1917 - 1999
Takahashi Rikio was born in Tokyo, the son of a 'Nihonga' (Japanese-style) painter and nephew of a 'Yoga' (Western-style) artist. After the war he studied with Onchi Koshiro, one of the leaders of the Creative Prints movement, and in the 1960s furthered his education at the California Institute of Art. After this he became well known in both the West and Japan.
Takahashi developed a modern abstract style using the traditional woodblock medium in a unique fashion. His distinctive technique involved overlapping coloured areas with thin watercolour ink. His typical palette of subdued browns, greens and blues reflected the natural tones and calm settings of gardens in Kyoto, which inspired many of his prints such as the one in this gallery's collection.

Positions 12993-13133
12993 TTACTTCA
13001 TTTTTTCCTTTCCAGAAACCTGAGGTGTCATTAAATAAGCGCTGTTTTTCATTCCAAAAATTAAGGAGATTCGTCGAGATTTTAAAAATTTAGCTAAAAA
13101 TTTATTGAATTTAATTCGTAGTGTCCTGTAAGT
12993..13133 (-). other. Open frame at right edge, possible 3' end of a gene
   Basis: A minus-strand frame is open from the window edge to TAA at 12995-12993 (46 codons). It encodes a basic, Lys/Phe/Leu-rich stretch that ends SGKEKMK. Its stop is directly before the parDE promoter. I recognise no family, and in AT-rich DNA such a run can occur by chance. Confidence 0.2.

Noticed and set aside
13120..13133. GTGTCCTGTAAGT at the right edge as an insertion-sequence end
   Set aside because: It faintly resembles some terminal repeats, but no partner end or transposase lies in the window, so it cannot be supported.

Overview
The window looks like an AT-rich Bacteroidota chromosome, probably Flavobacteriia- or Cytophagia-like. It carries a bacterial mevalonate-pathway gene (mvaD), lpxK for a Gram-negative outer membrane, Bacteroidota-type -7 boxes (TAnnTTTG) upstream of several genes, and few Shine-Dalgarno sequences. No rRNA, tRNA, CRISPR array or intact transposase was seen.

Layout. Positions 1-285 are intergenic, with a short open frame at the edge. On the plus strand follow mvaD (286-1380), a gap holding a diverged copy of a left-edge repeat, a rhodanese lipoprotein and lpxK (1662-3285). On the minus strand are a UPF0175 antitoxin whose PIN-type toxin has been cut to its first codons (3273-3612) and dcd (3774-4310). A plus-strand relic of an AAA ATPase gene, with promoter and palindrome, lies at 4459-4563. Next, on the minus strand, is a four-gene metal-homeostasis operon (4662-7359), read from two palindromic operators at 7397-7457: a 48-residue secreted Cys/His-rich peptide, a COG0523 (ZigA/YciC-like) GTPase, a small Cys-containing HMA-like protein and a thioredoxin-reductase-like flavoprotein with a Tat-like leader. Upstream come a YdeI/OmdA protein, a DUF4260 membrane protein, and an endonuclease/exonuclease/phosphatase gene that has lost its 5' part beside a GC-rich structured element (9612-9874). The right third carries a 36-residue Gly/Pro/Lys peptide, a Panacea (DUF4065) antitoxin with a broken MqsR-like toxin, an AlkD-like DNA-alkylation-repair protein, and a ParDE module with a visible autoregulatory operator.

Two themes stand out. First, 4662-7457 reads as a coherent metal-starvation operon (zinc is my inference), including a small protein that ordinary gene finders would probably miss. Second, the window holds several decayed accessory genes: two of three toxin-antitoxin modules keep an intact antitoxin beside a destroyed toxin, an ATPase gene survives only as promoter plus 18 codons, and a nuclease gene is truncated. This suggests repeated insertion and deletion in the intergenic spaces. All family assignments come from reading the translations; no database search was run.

The Lavenberg Collection of Japanese Prints. www.myjapanesehanga.com. Accessed 11 March 2013.
Asian Art Department, AGNSW, 2013.
Place where the work was made
Shôwa period 1926 - 1988 → Japan
50.0 x 41.0 cm image; 61.5 x 46.5 cm sheet
Signature & date
Signed and dated l.r., pencil "Rikio Takahashi/ '76".
Gift of Michael Gleeson-White 1988
Not on display
Where the work was made
Shown in 1 exhibition
Japanese prints of the 20th century, Art Gallery of New South Wales, Sydney, 23 Jun 1990–12 Aug 1990
Referenced in 1 publication
Contemporary Japanese Prints, London, 1985, (illus.). illus.no.62